Background Concerns remain about the safety of adding long-acting β2-agonists to inhaled glucocorticoids for the treatment of asthma. In a postmarketing safety study mandated by the Food and Drug Administration, we evaluated whether the addition of formoterol to budesonide maintenance therapy increased the risk of serious asthma-related events in patients with asthma. Methods In this multicenter, double-blind, 26-week study, we randomly assigned patients, 12 years of age or older, who had persistent asthma, were receiving daily asthma medication, and had had one to four asthma exacerbations in the previous year to receive budesonide-formoterol or budesonide alone. Patients with a history of life-threatening asthma were excluded. The primary end point was the first serious asthma-related event (a composite of adjudicated death, intubation, and hospitalization), as assessed in a time-to-event analysis. The noninferiority of budesonide-formoterol to budesonide was defined as an upper limit of the 95% confidence interval for the risk of the primary safety end point of less than 2.0. The primary efficacy end point was the first asthma exacerbation, as assessed in a time-to-event analysis. Results A total of 11,693 patients underwent randomization, of whom 5846 were assigned to receive budesonide-formoterol and 5847 to receive budesonide. A serious asthma-related event occurred in 43 patients who were receiving budesonide-formoterol and in 40 patients who were receiving budesonide (hazard ratio, 1.07; 95% confidence interval [CI], 0.70 to 1.65]); budesonide-formoterol was shown to be noninferior to budesonide alone. There were two asthma-related deaths, both in the budesonide-formoterol group; one of these patients had undergone an asthma-related intubation. The risk of an asthma exacerbation was 16.5% lower with budesonide-formoterol than with budesonide (hazard ratio, 0.84; 95% CI, 0.74 to 0.94; P=0.002). Conclusions Among adolescents and adults with predominantly moderate-to-severe asthma, treatment with budesonide-formoterol was associated with a lower risk of asthma exacerbations than budesonide and a similar risk of serious asthma-related events. (Funded by AstraZeneca; ClinicalTrials.gov number, NCT01444430 .).
Background Most guidelines recommend either a long-acting beta-agonist (LABA) plus an inhaled glucocorticoid or a long-acting muscarinic antagonist (LAMA) as the first-choice treatment for patients with chronic obstructive pulmonary disease (COPD) who have a high risk of exacerbations. The role of treatment with a LABA-LAMA regimen in these patients is unclear. Methods We conducted a 52-week, randomized, double-blind, double-dummy, noninferiority trial. Patients who had COPD with a history of at least one exacerbation during the previous year were randomly assigned to receive, by inhalation, either the LABA indacaterol (110 μg) plus the LAMA glycopyrronium (50 μg) once daily or the LABA salmeterol (50 μg) plus the inhaled glucocorticoid fluticasone (500 μg) twice daily. The primary outcome was the annual rate of all COPD exacerbations. Results A total of 1680 patients were assigned to the indacaterol-glycopyrronium group, and 1682 to the salmeterol-fluticasone group. Indacaterol-glycopyrronium showed not only noninferiority but also superiority to salmeterol-fluticasone in reducing the annual rate of all COPD exacerbations; the rate was 11% lower in the indacaterol-glycopyrronium group than in the salmeterol-fluticasone group (3.59 vs. 4.03; rate ratio, 0.89; 95% confidence interval [CI], 0.83 to 0.96; P=0.003). The indacaterol-glycopyrronium group had a longer time to the first exacerbation than did the salmeterol-fluticasone group (71 days [95% CI, 60 to 82] vs. 51 days [95% CI, 46 to 57]; hazard ratio, 0.84 [95% CI, 0.78 to 0.91], representing a 16% lower risk; P<0.001). The annual rate of moderate or severe exacerbations was lower in the indacaterol-glycopyrronium group than in the salmeterol-fluticasone group (0.98 vs. 1.19; rate ratio, 0.83; 95% CI, 0.75 to 0.91; P<0.001), and the time to the first moderate or severe exacerbation was longer in the indacaterol-glycopyrronium group than in the salmeterol-fluticasone group (hazard ratio, 0.78; 95% CI, 0.70 to 0.86; P<0.001), as was the time to the first severe exacerbation (hazard ratio, 0.81; 95% CI, 0.66 to 1.00; P=0.046). The effect of indacaterol-glycopyrronium versus salmeterol-fluticasone on the rate of COPD exacerbations was independent of the baseline blood eosinophil count. The incidence of adverse events and deaths was similar in the two groups. The incidence of pneumonia was 3.2% in the indacaterol-glycopyrronium group and 4.8% in the salmeterol-fluticasone group (P=0.02). Conclusions Indacaterol-glycopyrronium was more effective than salmeterol-fluticasone in preventing COPD exacerbations in patients with a history of exacerbation during the previous year. (Funded by Novartis; FLAME ClinicalTrials.gov number, NCT01782326 .).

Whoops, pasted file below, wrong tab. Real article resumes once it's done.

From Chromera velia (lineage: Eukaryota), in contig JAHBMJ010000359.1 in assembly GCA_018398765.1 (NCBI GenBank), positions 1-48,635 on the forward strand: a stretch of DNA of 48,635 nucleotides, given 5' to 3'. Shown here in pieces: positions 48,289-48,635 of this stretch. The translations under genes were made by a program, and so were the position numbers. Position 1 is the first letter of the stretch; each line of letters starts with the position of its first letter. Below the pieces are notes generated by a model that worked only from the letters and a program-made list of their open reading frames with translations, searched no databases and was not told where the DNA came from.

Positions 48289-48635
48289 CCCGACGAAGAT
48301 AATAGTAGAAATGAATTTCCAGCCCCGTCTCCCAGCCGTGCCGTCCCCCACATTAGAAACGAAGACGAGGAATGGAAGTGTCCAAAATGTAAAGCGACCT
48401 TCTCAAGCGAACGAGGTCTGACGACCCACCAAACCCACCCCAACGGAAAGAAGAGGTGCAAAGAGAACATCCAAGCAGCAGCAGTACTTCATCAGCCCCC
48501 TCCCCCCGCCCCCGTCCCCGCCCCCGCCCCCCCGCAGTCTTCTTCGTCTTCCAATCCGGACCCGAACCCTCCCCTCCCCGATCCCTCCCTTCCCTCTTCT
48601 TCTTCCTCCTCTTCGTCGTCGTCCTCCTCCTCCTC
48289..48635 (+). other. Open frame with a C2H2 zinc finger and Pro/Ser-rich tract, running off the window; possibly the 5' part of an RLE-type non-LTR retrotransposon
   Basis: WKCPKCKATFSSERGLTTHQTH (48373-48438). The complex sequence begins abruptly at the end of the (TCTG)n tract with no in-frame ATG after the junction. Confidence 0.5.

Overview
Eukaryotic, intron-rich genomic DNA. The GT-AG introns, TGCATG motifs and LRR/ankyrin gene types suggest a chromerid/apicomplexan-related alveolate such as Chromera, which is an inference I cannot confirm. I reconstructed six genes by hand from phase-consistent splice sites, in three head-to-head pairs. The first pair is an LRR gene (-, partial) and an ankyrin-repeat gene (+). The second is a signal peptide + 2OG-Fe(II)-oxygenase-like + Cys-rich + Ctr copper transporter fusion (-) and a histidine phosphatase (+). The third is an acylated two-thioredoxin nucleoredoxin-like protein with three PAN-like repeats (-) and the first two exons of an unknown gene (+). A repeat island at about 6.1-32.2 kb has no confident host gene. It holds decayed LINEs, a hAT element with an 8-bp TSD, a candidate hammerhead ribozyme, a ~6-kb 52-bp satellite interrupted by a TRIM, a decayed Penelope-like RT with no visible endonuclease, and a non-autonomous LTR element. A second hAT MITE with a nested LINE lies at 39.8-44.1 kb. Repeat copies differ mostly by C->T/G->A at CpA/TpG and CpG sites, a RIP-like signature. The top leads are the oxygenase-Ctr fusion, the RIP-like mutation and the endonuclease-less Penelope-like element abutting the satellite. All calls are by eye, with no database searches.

After the introduction of the long-acting beta-agonist (LABA) salmeterol for the treatment of asthma, two large trials - the Salmeterol Multicenter Asthma Research Trial (SMART),(1) which was mandated by the Food and Drug Administration (FDA) and involved 26,000 patients, and the Serevent Nationwide Surveillance (SNS) trial(2) in the United Kingdom, which involved 25,000 patients - showed a higher risk of asthma-related death among patients receiving salmeterol than among those receiving placebo. A second LABA, formoterol, was introduced some years later, and although no such large studies were available for this drug, the aggregate evidence showed that patients taking this drug . . .